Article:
This is a question I have been interested in for several years now, and one that is central to the book I’m working on. It emerged from fieldwork I conducted towards my dissertation (back in 2004-05), and subsequent research in Bombay confirmed my initial sense that radio, state-owned television, cable and satellite television, and the Internet and the mobile phone have all shaped the film industry in important ways. To begin tackling this problematic, I decided to work on a case-study of, one of the most popular and successful film-related websites. And now, that case study has been published in Media, Culture and Society!

From to Radio Ceylon: new media and the making of the Bombay film industry,” will be in the journal’s September 2010 issue. Writing this piece was crucial as it served as an opportunity to develop an argument for the book project, and also allowed me to locate contemporary issues of media convergence in a broader historical frame. In particular, stories about Radio Ceylon and the Bombay film industry were fascinating, and proved very useful for arguing that historically informed analyses of inter-media relations are crucial if we are to develop more complex and textured cultural genealogies of the Bombay film industry’s ‘global’ flows and influences.

Public access TV and U.S. desi diaspora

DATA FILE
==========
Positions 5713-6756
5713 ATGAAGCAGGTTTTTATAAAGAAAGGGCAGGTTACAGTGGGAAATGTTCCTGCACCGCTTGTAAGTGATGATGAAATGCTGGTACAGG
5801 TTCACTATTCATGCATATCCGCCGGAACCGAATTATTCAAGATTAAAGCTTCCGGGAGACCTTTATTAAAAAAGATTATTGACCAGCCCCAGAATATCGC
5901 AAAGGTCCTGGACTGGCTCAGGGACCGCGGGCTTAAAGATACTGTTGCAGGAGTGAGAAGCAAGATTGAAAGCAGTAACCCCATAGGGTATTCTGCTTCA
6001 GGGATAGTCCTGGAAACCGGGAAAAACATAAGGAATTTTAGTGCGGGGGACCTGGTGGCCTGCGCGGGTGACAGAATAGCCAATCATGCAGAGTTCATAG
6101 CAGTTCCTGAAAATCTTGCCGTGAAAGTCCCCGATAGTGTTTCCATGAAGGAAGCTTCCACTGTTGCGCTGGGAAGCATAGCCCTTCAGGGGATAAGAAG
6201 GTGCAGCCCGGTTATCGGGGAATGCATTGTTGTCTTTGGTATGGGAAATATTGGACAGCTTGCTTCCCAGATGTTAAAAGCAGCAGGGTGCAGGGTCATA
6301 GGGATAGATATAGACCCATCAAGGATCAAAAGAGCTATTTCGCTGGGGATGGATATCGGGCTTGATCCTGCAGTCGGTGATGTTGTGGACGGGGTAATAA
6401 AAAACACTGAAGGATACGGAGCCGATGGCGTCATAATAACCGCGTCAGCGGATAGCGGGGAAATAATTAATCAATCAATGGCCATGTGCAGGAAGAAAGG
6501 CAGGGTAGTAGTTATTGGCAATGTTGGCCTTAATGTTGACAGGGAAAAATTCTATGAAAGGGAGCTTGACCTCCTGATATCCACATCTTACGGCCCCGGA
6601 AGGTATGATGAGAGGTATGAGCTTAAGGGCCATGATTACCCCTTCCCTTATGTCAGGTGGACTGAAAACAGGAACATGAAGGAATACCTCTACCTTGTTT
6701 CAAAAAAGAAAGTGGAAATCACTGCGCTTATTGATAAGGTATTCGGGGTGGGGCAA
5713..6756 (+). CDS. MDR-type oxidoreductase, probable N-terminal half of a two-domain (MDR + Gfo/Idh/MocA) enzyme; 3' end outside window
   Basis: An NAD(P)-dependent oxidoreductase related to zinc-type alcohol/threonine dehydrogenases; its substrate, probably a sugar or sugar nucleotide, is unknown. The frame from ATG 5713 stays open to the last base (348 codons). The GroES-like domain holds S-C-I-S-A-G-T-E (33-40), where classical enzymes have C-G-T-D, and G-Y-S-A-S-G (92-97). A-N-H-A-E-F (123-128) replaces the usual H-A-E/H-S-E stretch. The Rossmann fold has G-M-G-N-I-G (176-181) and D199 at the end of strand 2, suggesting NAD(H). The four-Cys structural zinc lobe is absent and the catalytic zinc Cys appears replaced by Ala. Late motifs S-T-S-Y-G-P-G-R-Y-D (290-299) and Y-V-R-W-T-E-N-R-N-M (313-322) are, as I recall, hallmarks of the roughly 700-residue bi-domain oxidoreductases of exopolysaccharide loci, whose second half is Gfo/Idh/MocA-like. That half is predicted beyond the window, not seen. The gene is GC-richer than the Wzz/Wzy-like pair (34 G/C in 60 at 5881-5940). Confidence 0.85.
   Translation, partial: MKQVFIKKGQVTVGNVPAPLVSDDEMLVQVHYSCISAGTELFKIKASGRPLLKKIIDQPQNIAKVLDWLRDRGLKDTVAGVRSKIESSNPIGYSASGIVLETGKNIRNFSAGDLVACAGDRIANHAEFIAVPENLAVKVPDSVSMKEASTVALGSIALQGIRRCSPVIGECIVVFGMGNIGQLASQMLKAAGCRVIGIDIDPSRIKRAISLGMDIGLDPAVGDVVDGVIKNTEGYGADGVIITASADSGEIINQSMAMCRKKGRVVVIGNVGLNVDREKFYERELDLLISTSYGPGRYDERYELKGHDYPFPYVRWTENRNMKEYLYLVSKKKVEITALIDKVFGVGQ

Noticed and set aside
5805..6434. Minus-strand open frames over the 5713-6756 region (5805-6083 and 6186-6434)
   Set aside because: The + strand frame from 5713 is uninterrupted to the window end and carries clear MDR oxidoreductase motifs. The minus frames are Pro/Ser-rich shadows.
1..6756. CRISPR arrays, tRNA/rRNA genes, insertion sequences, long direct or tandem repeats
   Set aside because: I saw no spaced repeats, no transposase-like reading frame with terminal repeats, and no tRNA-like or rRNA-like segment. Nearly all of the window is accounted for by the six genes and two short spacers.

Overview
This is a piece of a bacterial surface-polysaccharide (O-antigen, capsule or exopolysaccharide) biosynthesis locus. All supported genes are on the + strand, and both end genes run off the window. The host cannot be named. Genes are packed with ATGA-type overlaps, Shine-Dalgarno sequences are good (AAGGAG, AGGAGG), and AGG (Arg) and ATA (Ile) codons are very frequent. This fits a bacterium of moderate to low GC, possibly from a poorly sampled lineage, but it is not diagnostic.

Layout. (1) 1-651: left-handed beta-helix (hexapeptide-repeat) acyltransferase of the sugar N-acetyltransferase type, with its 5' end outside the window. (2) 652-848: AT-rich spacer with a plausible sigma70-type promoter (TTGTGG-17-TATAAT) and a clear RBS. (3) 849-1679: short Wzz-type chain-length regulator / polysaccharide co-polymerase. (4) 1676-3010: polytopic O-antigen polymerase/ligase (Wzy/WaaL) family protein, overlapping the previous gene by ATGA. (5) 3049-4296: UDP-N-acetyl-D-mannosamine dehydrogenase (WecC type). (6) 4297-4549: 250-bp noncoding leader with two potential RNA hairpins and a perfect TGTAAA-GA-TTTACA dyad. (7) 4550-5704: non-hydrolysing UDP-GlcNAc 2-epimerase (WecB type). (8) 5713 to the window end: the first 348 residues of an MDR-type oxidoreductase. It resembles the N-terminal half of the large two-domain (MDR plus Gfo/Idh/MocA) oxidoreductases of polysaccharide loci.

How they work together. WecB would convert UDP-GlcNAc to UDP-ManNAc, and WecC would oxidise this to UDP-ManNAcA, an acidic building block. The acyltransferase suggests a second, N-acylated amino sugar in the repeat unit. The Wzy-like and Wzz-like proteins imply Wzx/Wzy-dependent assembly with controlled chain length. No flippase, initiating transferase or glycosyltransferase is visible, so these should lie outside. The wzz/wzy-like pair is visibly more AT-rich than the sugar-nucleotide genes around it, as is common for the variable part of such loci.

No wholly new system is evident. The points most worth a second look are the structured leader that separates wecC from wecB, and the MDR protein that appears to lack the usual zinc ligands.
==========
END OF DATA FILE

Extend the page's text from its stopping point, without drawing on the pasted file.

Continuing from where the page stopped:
April 2, 2009

This is partly in response to Jason Mittell’s recent post in which he outlines very clearly the challenges facing Public Access TV in the U.S. (thanks fr posting the slides, Jason!). He begins by pointing out that PEGs (Public/Educational/Governmental channels) “traditionally have served as community media centers, local anchors in a media system that has skewed toward national and global models.” While acknowledging that digital media technologies and platforms have created many new opportunities for media production and circulation by individuals and communities, Jason reminds us that digital divides do exist even in the U.S (in the case of a town like Middlebury, particularly along generational lines).

At the same time, given the pace of changes in the media landscape and ongoing regulatory changes (see this Flow piece for more details), the future of public access TV does look bleak. Taking stock of all this, Mittell asks if we ought to acknowledge that the public access model has “outlived its necessity.” And if we do, how do we go about ensuring the formation and sustenance of new kinds of community media systems?

I know very little about the history of public access TV in the U.S., but it is a topic I need to learn more about as I think about the history of South Asian-American diasporic media production and circulation. But for now, perhaps I can draw on my own experiences in the U.S. to make a few observations and raise some questions.